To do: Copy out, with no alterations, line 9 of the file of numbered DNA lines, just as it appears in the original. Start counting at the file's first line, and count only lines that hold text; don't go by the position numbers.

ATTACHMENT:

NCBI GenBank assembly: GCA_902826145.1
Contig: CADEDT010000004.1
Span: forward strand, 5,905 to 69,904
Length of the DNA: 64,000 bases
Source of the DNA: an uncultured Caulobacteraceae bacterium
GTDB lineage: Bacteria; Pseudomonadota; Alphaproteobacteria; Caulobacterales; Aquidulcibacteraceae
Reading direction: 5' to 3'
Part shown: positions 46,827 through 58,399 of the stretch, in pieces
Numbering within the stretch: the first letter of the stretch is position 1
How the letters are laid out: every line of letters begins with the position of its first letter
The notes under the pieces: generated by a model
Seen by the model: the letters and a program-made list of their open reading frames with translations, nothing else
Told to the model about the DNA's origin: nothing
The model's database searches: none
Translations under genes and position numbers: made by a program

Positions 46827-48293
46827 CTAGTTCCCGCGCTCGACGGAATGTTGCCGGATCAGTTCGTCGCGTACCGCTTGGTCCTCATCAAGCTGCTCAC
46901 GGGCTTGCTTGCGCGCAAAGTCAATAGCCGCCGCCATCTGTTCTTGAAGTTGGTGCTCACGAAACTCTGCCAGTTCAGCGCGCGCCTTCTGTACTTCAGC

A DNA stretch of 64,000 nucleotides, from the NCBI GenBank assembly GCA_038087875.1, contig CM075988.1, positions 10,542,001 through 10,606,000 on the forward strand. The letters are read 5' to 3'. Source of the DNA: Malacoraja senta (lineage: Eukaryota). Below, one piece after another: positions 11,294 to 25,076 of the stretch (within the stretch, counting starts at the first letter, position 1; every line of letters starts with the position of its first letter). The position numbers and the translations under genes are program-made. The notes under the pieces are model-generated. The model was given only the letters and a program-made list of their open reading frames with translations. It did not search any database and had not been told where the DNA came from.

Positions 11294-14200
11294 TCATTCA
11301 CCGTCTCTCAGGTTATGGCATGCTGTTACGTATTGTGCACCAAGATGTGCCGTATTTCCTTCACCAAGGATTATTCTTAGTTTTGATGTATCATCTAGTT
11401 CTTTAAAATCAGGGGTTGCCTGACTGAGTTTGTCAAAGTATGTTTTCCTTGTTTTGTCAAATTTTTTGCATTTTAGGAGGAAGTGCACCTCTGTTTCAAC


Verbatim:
Numbering within the stretch: the first letter of the stretch is position 1